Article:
Ensuring your workers are eligible to work in the UK

Checking a prospective worker's entitlement to work in the UK

As an employer, you need to ensure that each prospective worker is eligible to work in the UK before their employment commences. By doing this, you will establish a 'statutory excuse' against being liable to pay a fine (known as a 'civil penalty') for employing an illegal worker.

You should make the necessary checks even if you think a potential worker has the right to work in the UK. For more information, see our guide on employing migrants - an overview.

Who is an employer?

An employer is defined as a person who employs an individual under a contract of employment.

This can be a contract of service or an apprenticeship. The contract can be expressed either orally or in writing. See our guide on the employment contract.

Checking the right to work in the UK

The UK Border Agency (UKBA) publishes two lists - List A and List B - of documents which can demonstrate someone's right to work in the UK.

For you to have a statutory excuse against liability for a civil penalty, your prospective worker must provide you with an original version of one of the specified documents from List A, or a specified combination of two documents from List B.

Download guidance on checking List A and List B documents from the UKBA website (PDF, 2.76MB).

You should ask them to provide the documents before they start work, eg you could ask:

  • shortlisted applicants to bring the appropriate document(s) when they come for an interview
  • the successful applicant to provide the appropriate document(s) before you make them an unconditional job offer

Once the worker has presented you with the necessary document(s), you must:

  • satisfy yourself that the document(s) are valid and genuine, and have not been tampered with
  • check that any photographs and birth dates on the documents match the applicant's appearance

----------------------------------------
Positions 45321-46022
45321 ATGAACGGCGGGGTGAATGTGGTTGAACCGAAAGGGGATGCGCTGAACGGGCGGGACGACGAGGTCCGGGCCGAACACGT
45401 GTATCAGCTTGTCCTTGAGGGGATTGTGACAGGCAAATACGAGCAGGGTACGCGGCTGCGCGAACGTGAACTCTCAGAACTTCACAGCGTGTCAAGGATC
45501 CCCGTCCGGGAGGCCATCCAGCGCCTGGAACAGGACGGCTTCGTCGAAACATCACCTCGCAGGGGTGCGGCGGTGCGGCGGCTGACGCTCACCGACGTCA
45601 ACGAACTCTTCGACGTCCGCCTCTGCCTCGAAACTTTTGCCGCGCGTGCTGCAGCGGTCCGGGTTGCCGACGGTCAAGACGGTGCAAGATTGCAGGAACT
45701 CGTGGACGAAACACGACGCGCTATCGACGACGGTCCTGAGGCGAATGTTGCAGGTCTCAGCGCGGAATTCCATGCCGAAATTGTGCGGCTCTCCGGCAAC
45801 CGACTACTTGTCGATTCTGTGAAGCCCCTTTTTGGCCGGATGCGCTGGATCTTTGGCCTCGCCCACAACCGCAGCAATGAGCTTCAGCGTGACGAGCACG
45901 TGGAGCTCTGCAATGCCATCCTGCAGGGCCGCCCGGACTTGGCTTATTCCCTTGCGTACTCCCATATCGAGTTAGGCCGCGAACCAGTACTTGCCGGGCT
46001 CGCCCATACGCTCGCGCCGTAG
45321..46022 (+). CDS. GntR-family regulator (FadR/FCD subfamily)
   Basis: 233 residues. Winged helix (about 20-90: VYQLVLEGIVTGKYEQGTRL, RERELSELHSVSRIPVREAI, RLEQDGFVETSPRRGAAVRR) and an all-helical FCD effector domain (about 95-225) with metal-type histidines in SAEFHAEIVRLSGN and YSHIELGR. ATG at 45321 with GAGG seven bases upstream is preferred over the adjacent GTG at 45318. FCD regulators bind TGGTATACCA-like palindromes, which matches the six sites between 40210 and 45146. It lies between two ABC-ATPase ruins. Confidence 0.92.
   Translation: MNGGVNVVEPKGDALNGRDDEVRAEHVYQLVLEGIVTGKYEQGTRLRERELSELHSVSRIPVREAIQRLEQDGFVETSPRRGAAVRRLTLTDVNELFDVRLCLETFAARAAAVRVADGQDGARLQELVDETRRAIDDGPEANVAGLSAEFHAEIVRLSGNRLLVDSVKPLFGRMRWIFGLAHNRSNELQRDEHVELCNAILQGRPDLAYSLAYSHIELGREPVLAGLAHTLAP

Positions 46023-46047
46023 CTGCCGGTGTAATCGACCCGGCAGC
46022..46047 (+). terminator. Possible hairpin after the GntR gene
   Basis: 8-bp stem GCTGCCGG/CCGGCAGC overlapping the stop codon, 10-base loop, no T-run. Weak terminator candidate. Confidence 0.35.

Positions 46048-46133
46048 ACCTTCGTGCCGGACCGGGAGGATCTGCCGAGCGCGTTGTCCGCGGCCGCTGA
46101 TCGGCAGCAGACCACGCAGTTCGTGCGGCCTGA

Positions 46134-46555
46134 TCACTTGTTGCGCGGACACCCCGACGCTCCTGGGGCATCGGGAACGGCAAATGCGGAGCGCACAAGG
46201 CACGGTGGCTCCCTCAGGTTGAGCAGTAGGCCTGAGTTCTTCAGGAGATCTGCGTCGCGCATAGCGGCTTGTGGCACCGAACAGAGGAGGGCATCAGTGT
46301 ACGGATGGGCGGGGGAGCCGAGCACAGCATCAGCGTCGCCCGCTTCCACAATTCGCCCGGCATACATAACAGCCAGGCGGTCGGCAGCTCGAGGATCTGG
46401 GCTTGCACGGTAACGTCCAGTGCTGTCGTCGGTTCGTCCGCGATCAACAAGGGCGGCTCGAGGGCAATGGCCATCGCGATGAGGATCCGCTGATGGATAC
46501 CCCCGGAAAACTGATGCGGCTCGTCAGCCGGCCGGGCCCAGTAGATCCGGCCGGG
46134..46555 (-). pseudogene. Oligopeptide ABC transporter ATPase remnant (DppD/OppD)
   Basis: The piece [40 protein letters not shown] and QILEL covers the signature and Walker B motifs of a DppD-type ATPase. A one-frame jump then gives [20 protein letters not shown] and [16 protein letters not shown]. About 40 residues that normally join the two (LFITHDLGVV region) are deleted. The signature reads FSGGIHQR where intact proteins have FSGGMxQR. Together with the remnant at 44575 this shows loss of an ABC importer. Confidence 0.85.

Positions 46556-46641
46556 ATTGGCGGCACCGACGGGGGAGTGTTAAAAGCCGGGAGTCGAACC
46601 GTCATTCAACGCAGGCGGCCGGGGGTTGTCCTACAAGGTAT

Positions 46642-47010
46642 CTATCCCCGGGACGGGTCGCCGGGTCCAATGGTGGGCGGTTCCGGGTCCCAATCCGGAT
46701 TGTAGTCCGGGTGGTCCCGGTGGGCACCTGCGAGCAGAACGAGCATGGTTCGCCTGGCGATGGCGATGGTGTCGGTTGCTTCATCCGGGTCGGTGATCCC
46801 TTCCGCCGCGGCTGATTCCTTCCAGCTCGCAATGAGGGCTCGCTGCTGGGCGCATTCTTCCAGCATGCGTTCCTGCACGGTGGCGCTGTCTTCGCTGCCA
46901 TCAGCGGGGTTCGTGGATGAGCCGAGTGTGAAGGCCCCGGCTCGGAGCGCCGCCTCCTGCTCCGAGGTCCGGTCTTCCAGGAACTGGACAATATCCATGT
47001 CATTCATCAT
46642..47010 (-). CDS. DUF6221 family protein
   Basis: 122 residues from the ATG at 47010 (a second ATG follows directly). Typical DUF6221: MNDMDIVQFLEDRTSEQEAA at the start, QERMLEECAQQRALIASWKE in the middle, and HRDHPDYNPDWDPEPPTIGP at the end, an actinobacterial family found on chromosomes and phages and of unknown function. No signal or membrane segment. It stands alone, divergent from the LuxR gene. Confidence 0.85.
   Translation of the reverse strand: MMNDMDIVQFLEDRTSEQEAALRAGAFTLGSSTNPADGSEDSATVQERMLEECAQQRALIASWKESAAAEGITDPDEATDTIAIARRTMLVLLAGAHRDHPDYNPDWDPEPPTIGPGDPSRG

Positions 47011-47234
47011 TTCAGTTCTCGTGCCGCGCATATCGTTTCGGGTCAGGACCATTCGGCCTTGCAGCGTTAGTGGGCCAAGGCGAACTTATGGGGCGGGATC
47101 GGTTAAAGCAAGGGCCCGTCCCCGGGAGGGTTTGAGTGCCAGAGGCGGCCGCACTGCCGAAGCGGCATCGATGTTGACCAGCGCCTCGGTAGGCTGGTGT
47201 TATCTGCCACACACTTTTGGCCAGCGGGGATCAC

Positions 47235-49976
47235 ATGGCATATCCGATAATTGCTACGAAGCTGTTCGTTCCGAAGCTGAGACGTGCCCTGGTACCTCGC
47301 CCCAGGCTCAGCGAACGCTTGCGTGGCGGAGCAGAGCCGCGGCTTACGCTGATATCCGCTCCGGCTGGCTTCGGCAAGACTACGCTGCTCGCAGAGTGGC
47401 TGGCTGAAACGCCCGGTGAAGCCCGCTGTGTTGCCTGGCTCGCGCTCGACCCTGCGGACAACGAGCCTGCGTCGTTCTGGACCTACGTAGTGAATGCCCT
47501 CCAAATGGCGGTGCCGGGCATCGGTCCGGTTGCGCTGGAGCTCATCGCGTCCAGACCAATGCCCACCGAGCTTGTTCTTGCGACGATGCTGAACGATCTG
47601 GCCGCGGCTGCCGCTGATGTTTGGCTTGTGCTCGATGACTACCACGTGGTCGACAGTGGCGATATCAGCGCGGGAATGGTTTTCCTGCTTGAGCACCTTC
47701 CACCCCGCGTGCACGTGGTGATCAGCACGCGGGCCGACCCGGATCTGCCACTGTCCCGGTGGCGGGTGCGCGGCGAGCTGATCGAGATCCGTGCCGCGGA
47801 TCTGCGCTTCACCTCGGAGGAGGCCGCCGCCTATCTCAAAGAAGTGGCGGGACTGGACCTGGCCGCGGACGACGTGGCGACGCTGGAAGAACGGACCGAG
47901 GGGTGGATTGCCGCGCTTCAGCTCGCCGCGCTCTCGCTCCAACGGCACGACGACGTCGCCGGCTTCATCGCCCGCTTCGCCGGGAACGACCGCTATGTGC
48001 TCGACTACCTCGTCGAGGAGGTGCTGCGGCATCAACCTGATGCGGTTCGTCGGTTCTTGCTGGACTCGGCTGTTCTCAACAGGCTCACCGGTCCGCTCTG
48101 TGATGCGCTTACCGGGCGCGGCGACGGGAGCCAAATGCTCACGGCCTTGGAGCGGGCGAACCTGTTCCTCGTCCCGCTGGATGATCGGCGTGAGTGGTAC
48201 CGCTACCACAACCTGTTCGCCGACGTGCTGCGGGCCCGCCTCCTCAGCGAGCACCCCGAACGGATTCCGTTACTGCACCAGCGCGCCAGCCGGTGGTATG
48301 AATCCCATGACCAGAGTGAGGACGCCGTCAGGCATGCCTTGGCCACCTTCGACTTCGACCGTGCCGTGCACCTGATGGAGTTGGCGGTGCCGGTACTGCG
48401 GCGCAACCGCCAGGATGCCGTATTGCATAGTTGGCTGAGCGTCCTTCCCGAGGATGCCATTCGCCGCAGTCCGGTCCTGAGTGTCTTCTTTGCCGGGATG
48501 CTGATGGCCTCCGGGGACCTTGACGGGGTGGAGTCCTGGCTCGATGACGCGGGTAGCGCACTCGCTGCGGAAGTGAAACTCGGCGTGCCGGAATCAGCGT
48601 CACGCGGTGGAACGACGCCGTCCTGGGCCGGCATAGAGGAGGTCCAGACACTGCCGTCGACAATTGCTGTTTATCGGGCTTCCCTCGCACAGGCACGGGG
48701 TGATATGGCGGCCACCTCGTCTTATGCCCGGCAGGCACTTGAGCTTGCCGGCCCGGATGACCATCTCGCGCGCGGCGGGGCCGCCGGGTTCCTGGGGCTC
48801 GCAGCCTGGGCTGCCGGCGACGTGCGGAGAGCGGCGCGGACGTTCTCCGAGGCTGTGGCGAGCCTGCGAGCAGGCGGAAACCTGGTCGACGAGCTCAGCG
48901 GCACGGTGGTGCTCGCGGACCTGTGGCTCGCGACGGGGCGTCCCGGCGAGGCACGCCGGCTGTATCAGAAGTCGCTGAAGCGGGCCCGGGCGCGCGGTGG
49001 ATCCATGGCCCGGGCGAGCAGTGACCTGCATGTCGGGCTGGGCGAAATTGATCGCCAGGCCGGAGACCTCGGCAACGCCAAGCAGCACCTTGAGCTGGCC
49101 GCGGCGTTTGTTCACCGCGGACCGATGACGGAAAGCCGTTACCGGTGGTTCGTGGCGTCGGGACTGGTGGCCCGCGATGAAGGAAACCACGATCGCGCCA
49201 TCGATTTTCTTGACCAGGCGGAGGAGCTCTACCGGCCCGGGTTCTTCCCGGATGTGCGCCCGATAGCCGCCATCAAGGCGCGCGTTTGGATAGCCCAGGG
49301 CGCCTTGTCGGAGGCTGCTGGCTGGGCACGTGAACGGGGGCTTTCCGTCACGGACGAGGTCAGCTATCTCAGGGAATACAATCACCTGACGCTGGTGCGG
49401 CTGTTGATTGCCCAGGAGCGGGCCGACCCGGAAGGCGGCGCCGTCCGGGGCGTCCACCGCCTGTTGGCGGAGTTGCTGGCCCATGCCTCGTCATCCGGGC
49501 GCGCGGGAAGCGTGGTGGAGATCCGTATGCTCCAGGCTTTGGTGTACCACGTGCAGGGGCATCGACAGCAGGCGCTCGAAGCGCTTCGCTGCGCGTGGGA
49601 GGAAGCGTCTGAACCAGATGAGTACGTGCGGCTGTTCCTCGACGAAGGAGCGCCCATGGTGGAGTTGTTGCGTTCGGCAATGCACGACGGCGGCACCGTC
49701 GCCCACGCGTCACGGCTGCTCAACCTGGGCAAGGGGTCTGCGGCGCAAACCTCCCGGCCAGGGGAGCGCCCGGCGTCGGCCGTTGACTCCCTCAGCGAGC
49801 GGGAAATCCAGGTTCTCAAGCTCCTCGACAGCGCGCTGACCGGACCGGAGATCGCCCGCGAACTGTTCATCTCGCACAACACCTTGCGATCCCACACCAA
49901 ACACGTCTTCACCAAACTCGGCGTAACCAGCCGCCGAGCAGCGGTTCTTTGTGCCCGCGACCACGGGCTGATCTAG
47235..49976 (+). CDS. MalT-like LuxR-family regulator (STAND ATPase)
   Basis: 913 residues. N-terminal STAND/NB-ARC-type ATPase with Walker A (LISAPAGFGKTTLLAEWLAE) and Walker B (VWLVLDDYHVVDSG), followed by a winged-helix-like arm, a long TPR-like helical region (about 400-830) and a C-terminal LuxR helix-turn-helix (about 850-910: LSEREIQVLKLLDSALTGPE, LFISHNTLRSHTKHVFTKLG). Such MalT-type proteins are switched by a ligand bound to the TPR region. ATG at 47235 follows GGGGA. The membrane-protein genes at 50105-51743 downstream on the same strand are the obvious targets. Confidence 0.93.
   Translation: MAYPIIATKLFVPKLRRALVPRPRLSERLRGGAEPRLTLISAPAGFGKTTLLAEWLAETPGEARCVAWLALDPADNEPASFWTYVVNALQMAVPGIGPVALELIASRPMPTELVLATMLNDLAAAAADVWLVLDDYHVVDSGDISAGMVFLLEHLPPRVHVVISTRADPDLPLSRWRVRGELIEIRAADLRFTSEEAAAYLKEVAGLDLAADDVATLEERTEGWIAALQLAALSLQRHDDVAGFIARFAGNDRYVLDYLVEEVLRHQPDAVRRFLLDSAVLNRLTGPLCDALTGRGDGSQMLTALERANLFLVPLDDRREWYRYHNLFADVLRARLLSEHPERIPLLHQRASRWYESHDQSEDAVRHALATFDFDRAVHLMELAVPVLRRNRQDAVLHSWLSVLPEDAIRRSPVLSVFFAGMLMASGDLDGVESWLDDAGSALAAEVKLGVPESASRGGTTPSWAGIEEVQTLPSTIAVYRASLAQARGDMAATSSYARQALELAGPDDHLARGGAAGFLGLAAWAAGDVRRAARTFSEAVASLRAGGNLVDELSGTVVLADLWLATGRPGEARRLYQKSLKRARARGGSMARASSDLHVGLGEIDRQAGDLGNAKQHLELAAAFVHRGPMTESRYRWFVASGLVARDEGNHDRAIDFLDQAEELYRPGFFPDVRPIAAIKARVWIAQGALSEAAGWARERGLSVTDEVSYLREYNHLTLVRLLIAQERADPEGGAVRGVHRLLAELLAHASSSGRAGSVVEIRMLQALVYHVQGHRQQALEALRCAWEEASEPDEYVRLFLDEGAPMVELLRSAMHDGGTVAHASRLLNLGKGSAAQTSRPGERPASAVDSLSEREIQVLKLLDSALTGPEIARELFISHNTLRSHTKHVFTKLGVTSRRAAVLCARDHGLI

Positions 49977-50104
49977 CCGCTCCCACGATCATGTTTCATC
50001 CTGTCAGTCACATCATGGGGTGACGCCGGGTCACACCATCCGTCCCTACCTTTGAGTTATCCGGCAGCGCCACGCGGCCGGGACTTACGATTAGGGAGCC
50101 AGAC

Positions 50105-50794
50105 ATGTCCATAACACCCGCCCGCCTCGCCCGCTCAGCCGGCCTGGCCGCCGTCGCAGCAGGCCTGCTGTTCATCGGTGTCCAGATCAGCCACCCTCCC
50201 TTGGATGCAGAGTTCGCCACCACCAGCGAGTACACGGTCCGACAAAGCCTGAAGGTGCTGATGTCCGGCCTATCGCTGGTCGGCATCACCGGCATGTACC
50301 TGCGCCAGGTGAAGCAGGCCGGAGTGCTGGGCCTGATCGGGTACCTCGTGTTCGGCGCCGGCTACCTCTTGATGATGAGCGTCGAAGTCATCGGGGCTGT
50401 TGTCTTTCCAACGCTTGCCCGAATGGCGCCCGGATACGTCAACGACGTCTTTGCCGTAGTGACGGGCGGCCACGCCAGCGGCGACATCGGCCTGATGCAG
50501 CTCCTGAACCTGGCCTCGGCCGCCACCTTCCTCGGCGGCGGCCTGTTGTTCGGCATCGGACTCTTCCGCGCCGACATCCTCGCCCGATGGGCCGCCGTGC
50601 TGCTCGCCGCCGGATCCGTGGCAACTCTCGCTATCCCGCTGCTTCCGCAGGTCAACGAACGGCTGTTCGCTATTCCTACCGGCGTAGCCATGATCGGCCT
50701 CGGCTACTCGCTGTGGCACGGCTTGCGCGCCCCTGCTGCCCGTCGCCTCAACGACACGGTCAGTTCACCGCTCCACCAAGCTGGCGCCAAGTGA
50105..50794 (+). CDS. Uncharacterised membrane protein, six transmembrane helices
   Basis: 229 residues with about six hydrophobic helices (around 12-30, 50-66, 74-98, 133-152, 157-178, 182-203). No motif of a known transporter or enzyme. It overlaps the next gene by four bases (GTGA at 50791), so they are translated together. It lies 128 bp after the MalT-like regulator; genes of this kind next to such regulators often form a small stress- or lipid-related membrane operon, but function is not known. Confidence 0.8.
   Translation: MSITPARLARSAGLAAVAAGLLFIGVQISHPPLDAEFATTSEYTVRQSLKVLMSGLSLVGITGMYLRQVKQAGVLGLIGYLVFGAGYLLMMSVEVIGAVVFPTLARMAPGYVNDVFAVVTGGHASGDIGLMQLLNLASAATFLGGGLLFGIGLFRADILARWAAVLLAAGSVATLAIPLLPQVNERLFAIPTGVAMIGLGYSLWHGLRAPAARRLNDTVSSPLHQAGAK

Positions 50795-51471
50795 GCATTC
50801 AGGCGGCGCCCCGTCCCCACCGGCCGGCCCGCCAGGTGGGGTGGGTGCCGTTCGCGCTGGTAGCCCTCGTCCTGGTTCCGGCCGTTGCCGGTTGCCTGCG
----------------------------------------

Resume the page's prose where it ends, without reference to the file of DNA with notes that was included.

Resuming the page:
• check information in the job application against the documents to ensure the details match up
  • check that the document(s) allow the worker to do the work on offer

Note that you are not expected to be an expert on forged documents. All you need to do is conduct simple - but careful - visual checks without the need for training or technological aids, to satisfy yourself that the document(s) presented are genuine, and relate to the person presenting them.

If you are not sure whether or not a document is valid, call the UKBA Sponsorship and Employers' Helpline on Tel 0300 123 4699.

If the worker provides a document or documents from List B, you must repeat the checks at least once every 12 months to retain the excuse until they provide a specified document or documents from List A, or they leave your employment.

Use our interactive tool to check if your workers are eligible to work in the UK.

In order to avoid racial discrimination, you should check all applicants' right to work in the UK - regardless of their race, ethnic or national origin, colour or (apparent) nationality.

Download the code of practice on preventing unlawful discrimination when checking the right to work in the UK from the UKBA website (PDF, 199K).

Penalties for employing an illegal worker

If you are found to be employing illegal migrant workers and you have not established a statutory excuse, you may have to pay a civil penalty of up to £10,000 per illegal migrant worker.

However, if you know that you are employing a person who is not permitted to work, you will not be entitled to the excuse.

You could also be prosecuted for the offence of knowingly employing an illegal migrant worker. If you are convicted of this offence, you could face an unlimited fine and/or a prison sentence of up to two years. You can find guidance on preventing illegal working on the UKBA website.

Reporting immigration offences

If you suspect that a job applicant is in the UK illegally or has no right to work in the UK, you should report them by sending an email to [email protected].

You can read guidance on reporting an illegal immigrant on the UKBA website.

Subjects covered in this guide

UKBA Sponsorship and Employers' Helpline

0300 123 4699


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UK Border Agency